With my last day (tomorrow) looming large in front of me, I am left with a whole lot to contemplate (well, more than usual – I’m a thinker and my mind is constantly moving). For those of you wondering, despite my witty and lighthearted blog posts (you’re welcome), I’m not going to lie and say this experience as a volunteer was easy. Because it wasn’t; it was difficult. Really, really difficult.
But, this experience was also really, really beautiful. Volunteering with Voces y Manos pushed me far past the thick, black line marking the edge of my comfort zone. Here in Rabinal, I had access to a wider range of emotions than normally available to me in my familiar home of New Jersey.
I felt joy collecting mangos from the trees with my host sisters, and embarrassed when I ate a mango and threw up (three times) on the side of the road.
I felt stupid when I couldn’t follow a stream of conversation or clearly express my ideas in Spanish, and accomplished when I relaxed enough to communicate meaningfully (grammar be damned).
I felt tranquil listening to the wind rustle through trees at the Fundación School while surrounded by mountains, and hopeless seeing the Fundación’s milpa plants wilted and dead due to lack of water.
I felt accepted by the community when the Chiticoy bus drivers knew to point the “Canchita” (white girl) in the direction of the correct bus, and ashamed when “Canchita” was used as a cat call instead.
I felt giddy every time I bought and finished a pound (or two) of fresh strawberries. There’s no negative side to this, I freakin’ love strawberries.
I felt loved every time my host mom bought me apples from the market because she knew I liked them, and guilty when she heated water for my baths in the mornings and not for my host sisters.
I felt frustrated by the call of the rooster at 3:00, 4:00, and 5:00 am that I never quite grew accustomed to, and tenderness when the family cat crawled under the covers with me in the morning.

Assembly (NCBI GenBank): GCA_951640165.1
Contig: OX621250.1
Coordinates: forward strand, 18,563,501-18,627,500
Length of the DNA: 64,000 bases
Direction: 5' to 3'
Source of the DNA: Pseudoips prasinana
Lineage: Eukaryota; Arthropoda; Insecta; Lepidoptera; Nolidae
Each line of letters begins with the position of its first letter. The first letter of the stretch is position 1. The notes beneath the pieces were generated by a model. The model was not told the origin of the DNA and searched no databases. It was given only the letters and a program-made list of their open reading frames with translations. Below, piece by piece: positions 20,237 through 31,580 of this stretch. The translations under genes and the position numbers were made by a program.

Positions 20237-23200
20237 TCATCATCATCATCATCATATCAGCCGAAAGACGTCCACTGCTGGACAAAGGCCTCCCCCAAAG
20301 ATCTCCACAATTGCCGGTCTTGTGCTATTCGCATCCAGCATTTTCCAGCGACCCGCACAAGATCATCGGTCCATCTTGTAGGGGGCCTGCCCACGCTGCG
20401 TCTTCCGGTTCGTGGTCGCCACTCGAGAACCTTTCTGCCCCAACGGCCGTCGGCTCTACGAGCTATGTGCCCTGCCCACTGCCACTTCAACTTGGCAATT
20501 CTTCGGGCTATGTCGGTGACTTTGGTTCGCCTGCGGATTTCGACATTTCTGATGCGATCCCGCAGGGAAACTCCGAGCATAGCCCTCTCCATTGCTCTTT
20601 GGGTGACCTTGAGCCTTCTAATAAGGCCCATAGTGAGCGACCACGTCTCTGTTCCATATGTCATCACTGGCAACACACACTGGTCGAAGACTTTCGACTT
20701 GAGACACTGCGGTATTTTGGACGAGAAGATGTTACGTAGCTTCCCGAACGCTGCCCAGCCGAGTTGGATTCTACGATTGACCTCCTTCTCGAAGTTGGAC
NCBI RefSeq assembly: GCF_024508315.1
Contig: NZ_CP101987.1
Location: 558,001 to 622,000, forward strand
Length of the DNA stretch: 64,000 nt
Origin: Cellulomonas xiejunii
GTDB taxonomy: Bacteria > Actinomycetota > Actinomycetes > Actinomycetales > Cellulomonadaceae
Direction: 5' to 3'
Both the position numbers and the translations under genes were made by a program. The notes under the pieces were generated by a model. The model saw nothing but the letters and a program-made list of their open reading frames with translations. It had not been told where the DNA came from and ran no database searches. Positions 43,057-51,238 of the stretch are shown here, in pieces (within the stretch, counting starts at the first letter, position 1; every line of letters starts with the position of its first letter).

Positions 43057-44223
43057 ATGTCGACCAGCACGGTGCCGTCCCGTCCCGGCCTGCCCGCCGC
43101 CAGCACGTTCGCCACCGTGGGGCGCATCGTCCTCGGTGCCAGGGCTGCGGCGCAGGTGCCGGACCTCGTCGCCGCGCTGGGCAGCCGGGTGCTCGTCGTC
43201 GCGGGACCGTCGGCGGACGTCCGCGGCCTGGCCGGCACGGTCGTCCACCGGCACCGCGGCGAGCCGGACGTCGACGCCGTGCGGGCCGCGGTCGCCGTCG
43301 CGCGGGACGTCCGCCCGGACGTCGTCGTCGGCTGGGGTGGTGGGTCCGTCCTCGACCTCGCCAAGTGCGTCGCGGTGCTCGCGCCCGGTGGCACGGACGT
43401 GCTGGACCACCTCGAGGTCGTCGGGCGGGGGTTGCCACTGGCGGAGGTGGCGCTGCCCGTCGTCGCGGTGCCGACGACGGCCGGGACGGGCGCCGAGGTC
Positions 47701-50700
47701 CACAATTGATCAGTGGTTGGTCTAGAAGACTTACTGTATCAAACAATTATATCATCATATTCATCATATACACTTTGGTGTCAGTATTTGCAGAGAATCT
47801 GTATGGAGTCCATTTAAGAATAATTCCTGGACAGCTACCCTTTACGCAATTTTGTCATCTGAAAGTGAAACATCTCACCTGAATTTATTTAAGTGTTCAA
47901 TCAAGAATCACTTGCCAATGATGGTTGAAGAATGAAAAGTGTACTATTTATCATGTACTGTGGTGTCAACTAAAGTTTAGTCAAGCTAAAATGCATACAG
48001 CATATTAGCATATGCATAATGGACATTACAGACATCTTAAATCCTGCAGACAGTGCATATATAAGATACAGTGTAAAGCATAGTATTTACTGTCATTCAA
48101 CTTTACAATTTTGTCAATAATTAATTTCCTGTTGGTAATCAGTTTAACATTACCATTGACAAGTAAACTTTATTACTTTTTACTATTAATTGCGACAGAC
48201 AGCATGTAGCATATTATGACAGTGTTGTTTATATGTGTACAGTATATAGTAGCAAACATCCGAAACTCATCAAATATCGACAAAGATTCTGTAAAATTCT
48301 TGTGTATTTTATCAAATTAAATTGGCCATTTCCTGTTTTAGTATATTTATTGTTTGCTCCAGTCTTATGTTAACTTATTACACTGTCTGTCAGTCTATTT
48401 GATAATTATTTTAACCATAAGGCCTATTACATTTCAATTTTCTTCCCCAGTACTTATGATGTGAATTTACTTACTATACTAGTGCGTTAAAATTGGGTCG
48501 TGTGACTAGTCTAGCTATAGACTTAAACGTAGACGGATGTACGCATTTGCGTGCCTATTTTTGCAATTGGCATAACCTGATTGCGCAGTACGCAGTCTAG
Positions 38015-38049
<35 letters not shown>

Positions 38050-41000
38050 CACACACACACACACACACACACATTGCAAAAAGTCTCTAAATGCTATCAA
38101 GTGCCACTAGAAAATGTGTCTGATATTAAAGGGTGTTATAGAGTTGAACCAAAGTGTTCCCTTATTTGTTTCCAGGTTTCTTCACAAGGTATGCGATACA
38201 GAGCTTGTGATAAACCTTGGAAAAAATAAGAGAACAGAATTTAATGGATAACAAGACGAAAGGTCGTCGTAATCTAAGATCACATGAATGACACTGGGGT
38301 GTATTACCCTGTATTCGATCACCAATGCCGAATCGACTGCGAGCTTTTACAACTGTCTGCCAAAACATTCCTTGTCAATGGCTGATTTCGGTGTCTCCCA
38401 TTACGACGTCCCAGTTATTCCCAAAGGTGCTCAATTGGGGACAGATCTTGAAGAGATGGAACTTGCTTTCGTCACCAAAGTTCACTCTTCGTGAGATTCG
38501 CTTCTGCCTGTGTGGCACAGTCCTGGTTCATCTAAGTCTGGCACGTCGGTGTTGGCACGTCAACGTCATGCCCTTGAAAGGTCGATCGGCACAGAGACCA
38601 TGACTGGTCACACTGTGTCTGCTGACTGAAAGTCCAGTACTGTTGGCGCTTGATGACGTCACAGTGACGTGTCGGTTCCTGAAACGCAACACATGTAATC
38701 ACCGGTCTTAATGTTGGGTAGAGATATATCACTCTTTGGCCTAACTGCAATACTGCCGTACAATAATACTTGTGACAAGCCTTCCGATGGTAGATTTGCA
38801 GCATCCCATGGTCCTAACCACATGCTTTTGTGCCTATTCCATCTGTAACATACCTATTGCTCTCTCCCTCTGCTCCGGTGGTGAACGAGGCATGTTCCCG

I felt loved when my host sisters laughed at my inability to eat oranges without spraying juice on myself, and irresponsible for eating all of the oranges on the property.
I felt incapable of intuiting social cues in larger groups due to language and cultural differences, and pride every time a stranger asked me if I worked at the Fundación and they beamed in gratefulness when I told them I did.
In sum: I’ve felt a whole lot over my short six weeks here.
I think what happened, really, is that what I’ve accomplished here has been a lot more subtle than crossed-off projects on long lists. More than anything, what I’ve accomplished is a softening at the edges, a personal shift I’m not sure that I completely understand yet.
I arrived in Rabinal thinking I was prepared for this volunteer experience. I wasn’t. But really, how could I have prepared myself? And (fellow thinkers, here’s a contemplation-worthy question), would I have wanted to be prepared for the breadth of beautiful and difficult experiences that Rabinal offered me? The greatest gift is that the intensity of these emotions, these experiences, surprised me in their depth of meaning and power to alter; they surprised me into shifting and growing.
Thank you, Rabinal and Voces y Manos, for all that you’ve offered me this summer. These experiences will stick with me long after I leave, continuing to soften edges that I didn’t know were there.